The latest economic forecast and revenue projections released by Colorado Legislative Council staff, along with billions of dollars in coronavirus-related federal aid, eliminate any threat of the impending fiscal emergency feared at the onset of the COVID-19 pandemic last year.
The state’s $13.7 billion in General Fund revenue for 2020 exceeded those of the previous calendar year by nearly $900 million, according to Department of Revenue data. Revenue for FY 2019-2020 came in at just 1% below pre-pandemic expectations.
While the current fiscal year has not yet ended, the March economic forecast published by Legislative Council shows nearly a 20% increase in General Fund revenue over their forecast last May, from $11.4 to $12.6 billion. These figures hardly denote the budget crisis predicted last year.
Some still argue that the improved revenue does not make up for the increased cost of safety-net programs such as unemployment benefits and housing assistance provided by the state during the pandemic.
Aid from the federal government, however, has provided generous safety net funding, already totaling triple the state’s annual general fund revenues, with more to come. These funds come in excess of normal state revenue.
The federal Coronavirus Aid, Relief, and Economic Security (CARES) Act, signed by President Trump last March, allocated about $2.2 billion to Colorado with approximately $1.7 billion for the state government specifically. Congress restricted those funds for certain pandemic-related expenditures.
The American Rescue Plan Act (ARPA) signed by President Biden last month will send $5.8 billion dollars into the state this year and next, with $3.9 billion for state government and $1.9 billion for local governments. Unlike CARES Act dollars, these funds come with very few strings attached, leaving lawmakers with broad discretion on how to spend the money.
Between the CARES Act and ARPA alone, the state can expect to fill its coffers with a handsome $5.6 billion in addition to normal state revenues. This only accounts for funds over which Gov. Polis and state lawmakers have direct control, however, not total federal coronavirus aid to Colorado.
In addition to funds going directly to the state, other major line items under ARPA include about $6 billion in direct payment “stimulus checks” to Coloradans and $2 billion for education and childcare, to name just a few.
To date, nearly $40 billion in federal aid has already been airdropped into Colorado from Washington, D.C., for COVID-19 relief, according to data collected by the Peter G. Peterson Foundation. This amount includes economic impact payments to individuals, the Paycheck Protection Program, funding for vaccine distribution, infrastructure grants, Medicare and Medicaid assistance, education support, rental assistance, and more.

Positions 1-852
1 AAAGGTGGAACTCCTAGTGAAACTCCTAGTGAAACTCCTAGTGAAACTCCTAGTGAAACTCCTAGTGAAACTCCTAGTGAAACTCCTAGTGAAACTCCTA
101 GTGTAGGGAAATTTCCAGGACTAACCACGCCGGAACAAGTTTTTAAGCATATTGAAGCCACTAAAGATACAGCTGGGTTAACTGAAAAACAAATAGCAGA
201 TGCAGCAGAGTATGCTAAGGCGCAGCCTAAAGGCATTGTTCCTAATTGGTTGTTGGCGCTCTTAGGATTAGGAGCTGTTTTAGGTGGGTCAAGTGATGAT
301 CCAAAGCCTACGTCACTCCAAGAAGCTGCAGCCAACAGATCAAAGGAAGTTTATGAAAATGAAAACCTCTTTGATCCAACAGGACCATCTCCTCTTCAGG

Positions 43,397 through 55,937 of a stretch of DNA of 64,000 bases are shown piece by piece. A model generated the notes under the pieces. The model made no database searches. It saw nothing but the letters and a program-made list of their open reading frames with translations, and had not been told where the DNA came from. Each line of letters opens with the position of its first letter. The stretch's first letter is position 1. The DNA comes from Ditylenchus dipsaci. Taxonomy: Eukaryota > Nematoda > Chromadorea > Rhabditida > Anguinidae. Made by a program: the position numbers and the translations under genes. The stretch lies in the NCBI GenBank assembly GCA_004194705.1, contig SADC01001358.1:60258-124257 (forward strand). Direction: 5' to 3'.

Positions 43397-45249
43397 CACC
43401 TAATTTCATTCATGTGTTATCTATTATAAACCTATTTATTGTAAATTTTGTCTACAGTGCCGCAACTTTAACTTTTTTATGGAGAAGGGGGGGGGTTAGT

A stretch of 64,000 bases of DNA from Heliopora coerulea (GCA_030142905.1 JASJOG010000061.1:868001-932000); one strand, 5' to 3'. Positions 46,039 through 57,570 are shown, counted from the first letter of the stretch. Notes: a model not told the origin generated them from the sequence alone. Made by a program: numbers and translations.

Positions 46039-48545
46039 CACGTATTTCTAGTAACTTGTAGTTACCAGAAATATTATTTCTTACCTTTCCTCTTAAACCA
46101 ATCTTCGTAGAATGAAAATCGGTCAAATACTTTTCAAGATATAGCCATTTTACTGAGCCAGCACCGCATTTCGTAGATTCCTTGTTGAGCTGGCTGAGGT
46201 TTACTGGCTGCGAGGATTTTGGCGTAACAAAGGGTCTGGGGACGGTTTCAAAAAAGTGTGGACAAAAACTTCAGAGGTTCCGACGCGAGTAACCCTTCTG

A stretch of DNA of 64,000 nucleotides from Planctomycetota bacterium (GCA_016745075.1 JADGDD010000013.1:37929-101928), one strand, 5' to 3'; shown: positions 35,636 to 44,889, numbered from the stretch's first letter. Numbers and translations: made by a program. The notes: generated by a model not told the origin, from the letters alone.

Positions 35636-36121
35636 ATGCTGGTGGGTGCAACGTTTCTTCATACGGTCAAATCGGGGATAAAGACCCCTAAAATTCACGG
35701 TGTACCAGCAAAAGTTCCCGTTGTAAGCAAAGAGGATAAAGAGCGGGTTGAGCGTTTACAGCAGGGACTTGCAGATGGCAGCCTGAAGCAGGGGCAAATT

As the federal government continues to administer the relief legislation, billions more will flow into the state. The Common Sense Institute, a Colorado-based non-partisan research organization, reports that Colorado’s share of the three pandemic-related federal relief packages will total approximately $65.2 billion all told.
Because the legislature set last year’s budget based on the bleak May 2020 revenue forecast, the improvement to General Fund revenues over expectations has left the state with a surplus going into the upcoming fiscal year, which starts July 1. That on top of the billions in federal funds puts the state in a phenomenal fiscal posture. Unfortunately, lawmakers have proved more interested in increasing spending on pet projects than on securing a sound fiscal future for the state.
Rather than paying back the more than $800 million in federal loans used to maintain solvency for Unemployment Insurance Programs, for example, Democrat legislators plan to send $40 million to Colorado’s so-called “Green Bank,” a not-for-profit financial institution established under Gov. Hickenlooper to finance “clean energy projects.” Democrats blocked an amendment introduced by Senator Ray Scott (R-Grand Junction) that would require the organization to report how it spends the money, according to a story in Colorado Politics. They also plan to allocate an additional $5 million for renewable energy grants through the Department of Local Affairs.
In February, the Joint Budget Committee rejected a Department of Housing request to save taxpayers $4.5 million “[d]ue to the increased availability of overall funding for affordable housing.” The agency’s budget ballooned from $68 million in fiscal year 2019-2020 to over $550 million in the current fiscal year due to mostly to an influx of federal dollars. Even with the increased demand for housing programs, the agency had so much money that they requested a small funding reduction. Legislators rejected the request.
Examples of the mismanagement of this great influx of cash could go on, but the lesson is clear: Colorado lawmakers will find a way to spend every dollar they get, in good years and in bad.
The legislature spent over $27 billion in last year’s “Long Bill,” the annual appropriations legislation which funds state government activities. In the current fiscal year, they will spend $32.2 billion. The current draft of this year’s Long Bill is set to appropriate nearly $36 billion for the coming fiscal year. This does not include the $3.9 billion from ARPA.
Their problem is not lack of money, as we’re so often told, but lack of fiscal restraint.
With the improved revenue forecasts and tremendous windfall from the feds, there’s no reason the state legislature should not be able to adequately fund essential government services without raising taxes. Instead, perhaps we should consider letting taxpayers keep a little more of their own money.
Ben Murrey is fiscal policy center director at the Independence Institute, a free market think tank in Denver. @benamurrey